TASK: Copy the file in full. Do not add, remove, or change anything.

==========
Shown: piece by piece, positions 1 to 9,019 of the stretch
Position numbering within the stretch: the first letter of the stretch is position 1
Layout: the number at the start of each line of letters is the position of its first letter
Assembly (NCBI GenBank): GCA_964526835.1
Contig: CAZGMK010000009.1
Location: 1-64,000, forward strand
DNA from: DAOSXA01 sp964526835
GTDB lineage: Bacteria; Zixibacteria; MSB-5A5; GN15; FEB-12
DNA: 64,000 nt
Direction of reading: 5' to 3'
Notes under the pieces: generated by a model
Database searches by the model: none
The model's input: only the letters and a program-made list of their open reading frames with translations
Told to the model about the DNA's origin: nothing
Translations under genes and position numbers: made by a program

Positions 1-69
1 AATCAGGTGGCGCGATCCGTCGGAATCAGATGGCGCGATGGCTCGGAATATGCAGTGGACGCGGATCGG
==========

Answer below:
Shown: piece by piece, positions 1 to 9,019 of the stretch
Position numbering within the stretch: the first letter of the stretch is position 1
Layout: the number at the start of each line of letters is the position of its first letter
Assembly (NCBI GenBank): GCA_964526835.1
Contig: CAZGMK010000009.1
Location: 1-64,000, forward strand
DNA from: DAOSXA01 sp964526835
GTDB lineage: Bacteria; Zixibacteria; MSB-5A5; GN15; FEB-12
DNA: 64,000 nt
Direction of reading: 5' to 3'
Notes under the pieces: generated by a model
Database searches by the model: none
The model's input: only the letters and a program-made list of their open reading frames with translations
Told to the model about the DNA's origin: nothing
Translations under genes and position numbers: made by a program

Positions 1-69
1 AATCAGGTGGCGCGATCCGTCGGAATCAGATGGCGCGATGGCTCGGAATATGCAGTGGACGCGGATCGG